BISMARCK - A company that's constructing a new natural gas processing plant in the core of the Bakken announced plans this week for a second plant, doubling the size of the project.
Oneok plans to construct Demicks Lake II in McKenzie County, adding 200 million cubic feet per day of processing capacity.
Demicks Lake I, which also will have a capacity of 200 million cubic feet per day, is under construction but expected to reach capacity soon after it's complete, Terry Spencer, Oneok president and CEO, said in a news release.
That increased the need for the Demicks Lake II plant, a $410 million project.
"Additional natural gas gathering and processing capacity in the Williston Basin is critical to supporting record-setting crude oil and natural gas production in North Dakota and helping producers meet regional natural gas capture targets," Spencer said.
North Dakota produced 2.4 billion cubic feet per day of natural gas in July, exceeding the amount of the state's processing plant capacity.
Demicks Lake II is the eighth expansion or new plant expected to be complete in the next 1.5 years, said Justin Kringstad, director of the North Dakota Pipeline Authority. The combined projects will add about 1.1 billion cubic feet per day of plant capacity and represent a total industry investment of $1.7 billion.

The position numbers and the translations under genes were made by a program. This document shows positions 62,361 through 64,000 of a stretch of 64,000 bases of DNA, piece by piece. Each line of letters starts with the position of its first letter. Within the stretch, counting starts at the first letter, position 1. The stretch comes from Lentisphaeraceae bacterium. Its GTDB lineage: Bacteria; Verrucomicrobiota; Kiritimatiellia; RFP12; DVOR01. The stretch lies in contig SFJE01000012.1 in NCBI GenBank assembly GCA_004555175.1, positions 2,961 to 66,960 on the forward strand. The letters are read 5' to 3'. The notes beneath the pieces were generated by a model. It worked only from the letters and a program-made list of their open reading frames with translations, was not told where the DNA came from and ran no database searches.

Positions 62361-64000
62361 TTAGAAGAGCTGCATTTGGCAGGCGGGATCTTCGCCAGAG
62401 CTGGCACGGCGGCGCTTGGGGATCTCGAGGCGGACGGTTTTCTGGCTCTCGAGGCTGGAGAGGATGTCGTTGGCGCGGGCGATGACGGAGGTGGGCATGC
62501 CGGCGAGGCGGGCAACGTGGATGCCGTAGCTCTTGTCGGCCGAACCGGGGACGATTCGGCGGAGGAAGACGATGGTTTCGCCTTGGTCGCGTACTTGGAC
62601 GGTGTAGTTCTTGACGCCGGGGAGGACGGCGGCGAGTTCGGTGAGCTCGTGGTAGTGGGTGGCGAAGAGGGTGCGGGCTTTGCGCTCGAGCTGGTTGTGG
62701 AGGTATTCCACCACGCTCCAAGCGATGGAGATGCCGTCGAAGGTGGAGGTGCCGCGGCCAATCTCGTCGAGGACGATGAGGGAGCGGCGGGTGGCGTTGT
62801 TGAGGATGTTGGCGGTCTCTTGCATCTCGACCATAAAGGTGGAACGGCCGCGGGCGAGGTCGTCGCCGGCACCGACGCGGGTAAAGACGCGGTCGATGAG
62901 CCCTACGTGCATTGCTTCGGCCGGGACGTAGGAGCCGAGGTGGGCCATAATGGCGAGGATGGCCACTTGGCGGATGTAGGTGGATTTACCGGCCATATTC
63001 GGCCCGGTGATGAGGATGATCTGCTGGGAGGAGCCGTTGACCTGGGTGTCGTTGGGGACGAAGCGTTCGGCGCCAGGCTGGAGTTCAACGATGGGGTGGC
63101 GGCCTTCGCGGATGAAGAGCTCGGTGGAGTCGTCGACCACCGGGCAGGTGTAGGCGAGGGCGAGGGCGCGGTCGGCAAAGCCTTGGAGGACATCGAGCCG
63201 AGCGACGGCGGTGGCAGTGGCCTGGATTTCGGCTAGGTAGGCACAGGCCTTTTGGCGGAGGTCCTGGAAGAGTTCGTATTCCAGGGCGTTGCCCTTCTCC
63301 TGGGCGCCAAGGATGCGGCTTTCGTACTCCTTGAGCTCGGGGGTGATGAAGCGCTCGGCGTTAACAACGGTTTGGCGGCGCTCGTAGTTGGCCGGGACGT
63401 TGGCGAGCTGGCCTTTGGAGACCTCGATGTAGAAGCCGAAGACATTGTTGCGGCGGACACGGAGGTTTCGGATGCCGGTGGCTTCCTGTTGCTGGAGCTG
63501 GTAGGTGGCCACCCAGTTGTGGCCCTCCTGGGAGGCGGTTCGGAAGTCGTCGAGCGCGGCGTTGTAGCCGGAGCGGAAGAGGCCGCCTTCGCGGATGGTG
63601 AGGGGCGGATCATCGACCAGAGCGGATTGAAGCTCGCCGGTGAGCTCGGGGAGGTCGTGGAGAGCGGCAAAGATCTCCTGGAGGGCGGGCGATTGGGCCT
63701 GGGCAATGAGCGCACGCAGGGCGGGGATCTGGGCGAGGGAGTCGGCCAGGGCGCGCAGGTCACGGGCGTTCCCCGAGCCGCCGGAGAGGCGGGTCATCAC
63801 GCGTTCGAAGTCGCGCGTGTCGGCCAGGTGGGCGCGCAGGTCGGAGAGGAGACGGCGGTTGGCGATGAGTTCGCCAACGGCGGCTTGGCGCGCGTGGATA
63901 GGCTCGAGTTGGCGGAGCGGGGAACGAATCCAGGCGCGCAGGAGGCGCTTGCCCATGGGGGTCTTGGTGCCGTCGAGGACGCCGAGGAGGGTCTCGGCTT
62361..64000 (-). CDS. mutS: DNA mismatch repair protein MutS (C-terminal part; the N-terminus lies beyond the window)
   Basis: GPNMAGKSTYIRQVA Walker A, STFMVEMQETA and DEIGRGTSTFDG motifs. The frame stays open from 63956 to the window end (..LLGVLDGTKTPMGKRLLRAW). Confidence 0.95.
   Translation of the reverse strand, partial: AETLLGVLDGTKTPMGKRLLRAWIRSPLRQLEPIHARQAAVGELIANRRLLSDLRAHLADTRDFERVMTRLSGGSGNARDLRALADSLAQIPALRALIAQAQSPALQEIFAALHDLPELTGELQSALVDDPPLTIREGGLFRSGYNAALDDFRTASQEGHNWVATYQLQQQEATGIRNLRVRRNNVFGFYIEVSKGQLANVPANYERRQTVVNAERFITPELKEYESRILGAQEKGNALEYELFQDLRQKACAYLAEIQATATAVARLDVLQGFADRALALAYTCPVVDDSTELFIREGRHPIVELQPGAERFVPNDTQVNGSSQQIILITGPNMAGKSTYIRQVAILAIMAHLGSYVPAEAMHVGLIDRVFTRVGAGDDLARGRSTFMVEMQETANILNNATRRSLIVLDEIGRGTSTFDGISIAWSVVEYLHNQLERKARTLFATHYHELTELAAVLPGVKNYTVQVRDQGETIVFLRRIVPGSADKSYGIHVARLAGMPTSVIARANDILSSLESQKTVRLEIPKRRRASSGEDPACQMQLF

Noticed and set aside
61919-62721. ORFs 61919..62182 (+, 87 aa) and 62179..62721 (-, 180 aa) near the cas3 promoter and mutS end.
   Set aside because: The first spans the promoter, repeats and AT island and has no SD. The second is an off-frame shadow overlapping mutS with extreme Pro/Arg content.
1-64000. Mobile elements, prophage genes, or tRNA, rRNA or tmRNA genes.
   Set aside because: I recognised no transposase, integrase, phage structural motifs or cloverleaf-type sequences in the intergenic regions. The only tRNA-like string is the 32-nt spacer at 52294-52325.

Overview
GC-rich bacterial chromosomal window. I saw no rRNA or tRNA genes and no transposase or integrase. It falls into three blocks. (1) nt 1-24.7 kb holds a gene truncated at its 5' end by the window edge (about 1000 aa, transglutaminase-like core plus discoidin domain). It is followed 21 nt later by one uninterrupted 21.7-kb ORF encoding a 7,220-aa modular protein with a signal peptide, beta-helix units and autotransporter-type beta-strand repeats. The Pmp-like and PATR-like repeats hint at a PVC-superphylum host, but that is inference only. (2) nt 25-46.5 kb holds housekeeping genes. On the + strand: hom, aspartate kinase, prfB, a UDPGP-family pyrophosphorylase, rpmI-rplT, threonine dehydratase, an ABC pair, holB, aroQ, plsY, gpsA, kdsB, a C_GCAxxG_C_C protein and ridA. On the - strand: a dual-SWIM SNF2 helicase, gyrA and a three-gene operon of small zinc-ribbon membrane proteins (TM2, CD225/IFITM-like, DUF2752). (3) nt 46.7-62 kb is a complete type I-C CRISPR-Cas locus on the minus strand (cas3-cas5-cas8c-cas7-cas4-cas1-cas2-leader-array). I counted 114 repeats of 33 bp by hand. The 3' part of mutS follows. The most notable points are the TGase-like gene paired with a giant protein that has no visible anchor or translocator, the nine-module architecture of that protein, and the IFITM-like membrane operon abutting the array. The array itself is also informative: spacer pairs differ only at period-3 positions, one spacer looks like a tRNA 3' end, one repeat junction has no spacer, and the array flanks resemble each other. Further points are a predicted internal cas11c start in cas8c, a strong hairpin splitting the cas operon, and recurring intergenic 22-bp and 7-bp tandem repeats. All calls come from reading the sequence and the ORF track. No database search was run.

Demicks Lake I is expected to be complete in the fourth quarter of 2019, and Demicks Lake II scheduled to follow in early 2020. The projects, which will be northeast of Watford City, are already permitted by the Public Service Commission.
Kringstad said the new plant will allow the state's processing capacity to catch up through 2021. But with natural gas volumes projected to keep climbing, the state will need additional plants or expansions, Kringstad said.
Oneok also recently expanded the Bear Creek natural gas processing plant in Dunn County to 130 million cubic feet per day. After Demicks Lake II is complete, Oneok will have total gas processing capacity of more than 1.4 billion cubic feet per day in the Williston Basin.
"As the largest independent operator of natural gas gathering and processing facilities in the Williston Basin, Oneok is committed to building critical midstream infrastructure that will reduce flaring of natural gas in the region and meet the needs of producers," said Oneok spokeswoman Stephanie Higgins.
Producers flared 436 million cubic feet of natural gas per day in July, according to the Department of Mineral Resources. The industry missed the North Dakota Industrial Commission gas capture target of 85 percent for the third month in row.
Gov. Doug Burgum, chairman of the Industrial Commission, said during a meeting on Thursday that the state needs to continue encouraging private investment in natural gas infrastructure.
"We can't regulate our way out of this issue. The way you get out of this is through investment," Burgum said. "We have to be attracting substantial amounts of capital."
Meanwhile, construction is underway on Oneok's 900-mile Elk Creek Pipeline, which will transport natural gas liquids from the Bakken to Kansas. About 520 miles are under construction in Kansas, Colorado and southern Wyoming, Higgins said. The remainder of construction is tentatively set to begin next spring. The pipeline originates in Sidney, Mont.